Leading up to Wednesday’s launch, Poynter’s Damon Kiesow found many of the people who are working for the heretofore secretive publication, and media analyst Alan Mutter and All Things Digital’s Peter Kafka examined the reasons why it might or might not take off. Once the app was released Wednesday afternoon, the reviews came pouring in.

    First, the good: The first impressions of most of the digital experts polled by Poynter were positive, with several praising its visual design and one calling it “what I’ve always hoped newspapers would do with their tablet editions.” PaidContent’s Staci Kramer was generally complimentary, and The Guardian’s Ian Betteridge gave it a (not terribly enthusiastic) “buy.”

    Most of the initial reviews, though, were not so kind. Much of the ‘meh’ was directed at lackluster content, as reviewer after reviewer expressed similar sentiments: “a general-interest publication that is not generally interesting” (The Columbia Journalism Review); ”Murdoch’s reinvention of journalism looks a lot like the one before it” (Macworld); “fairly humdrum day-old stories that you might read in, well…a regular old printed newspaper” (Mathew Ingram); “little [of Murdoch's money], it appears, has been invested in editorial talent” (Mashable); “the Etch A Sketch edition of Us Magazine” (Alan Mutter); “barely brings digital journalism into the late 20th century, much less the 21st” (Mark Potts).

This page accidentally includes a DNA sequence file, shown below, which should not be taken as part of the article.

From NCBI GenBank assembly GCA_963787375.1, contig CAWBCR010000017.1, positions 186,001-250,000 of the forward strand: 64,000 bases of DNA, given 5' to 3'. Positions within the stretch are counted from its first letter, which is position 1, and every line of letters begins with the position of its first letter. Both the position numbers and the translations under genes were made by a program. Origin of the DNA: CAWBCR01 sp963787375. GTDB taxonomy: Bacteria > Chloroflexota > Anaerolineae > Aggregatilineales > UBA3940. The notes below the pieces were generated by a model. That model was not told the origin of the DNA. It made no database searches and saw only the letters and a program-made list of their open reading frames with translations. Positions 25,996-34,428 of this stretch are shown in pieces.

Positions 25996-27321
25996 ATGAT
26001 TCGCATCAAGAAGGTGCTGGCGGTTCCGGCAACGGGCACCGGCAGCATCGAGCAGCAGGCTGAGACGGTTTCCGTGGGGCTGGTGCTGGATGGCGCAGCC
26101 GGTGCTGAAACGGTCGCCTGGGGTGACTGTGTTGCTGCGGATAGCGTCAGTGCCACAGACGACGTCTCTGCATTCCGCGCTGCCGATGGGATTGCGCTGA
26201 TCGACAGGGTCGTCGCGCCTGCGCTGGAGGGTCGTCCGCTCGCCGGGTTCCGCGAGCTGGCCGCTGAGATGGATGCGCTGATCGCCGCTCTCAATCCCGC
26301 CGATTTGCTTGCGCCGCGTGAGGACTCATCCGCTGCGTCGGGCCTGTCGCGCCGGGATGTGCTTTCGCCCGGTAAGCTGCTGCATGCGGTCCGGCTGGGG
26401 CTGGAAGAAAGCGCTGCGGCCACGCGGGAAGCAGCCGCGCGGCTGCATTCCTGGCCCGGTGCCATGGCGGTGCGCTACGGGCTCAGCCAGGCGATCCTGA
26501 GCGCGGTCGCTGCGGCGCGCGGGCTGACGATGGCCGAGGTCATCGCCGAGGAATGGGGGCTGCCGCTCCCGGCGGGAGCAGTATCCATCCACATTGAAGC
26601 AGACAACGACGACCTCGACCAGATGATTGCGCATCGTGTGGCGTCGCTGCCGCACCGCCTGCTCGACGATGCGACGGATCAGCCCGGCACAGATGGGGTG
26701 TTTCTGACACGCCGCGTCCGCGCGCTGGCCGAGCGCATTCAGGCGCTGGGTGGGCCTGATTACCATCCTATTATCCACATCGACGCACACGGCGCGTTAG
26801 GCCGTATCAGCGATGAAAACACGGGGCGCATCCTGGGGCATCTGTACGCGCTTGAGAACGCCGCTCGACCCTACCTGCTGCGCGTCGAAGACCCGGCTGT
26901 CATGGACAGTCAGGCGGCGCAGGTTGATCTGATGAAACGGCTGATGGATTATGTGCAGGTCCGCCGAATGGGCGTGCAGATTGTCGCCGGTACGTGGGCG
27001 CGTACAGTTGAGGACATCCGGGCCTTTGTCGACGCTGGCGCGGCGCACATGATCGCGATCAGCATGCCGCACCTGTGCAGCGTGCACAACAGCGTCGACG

The bulk of that criticism seemed to be built on two foundational questions, asked by the Lab’s Joshua Benton, which The Daily has apparently yet to answer convincingly: “Who is The Daily trying to reach? What problem is it trying to solve?” TechCrunch (and several of the above reviewers) asked similar questions, and GigaOM’s Darrell Etherington attempted an answer, arguing that The Daily’s not for the obsessively-Twitter-checking news junkies, but for iPad users struggling to adjust to life after newspapers.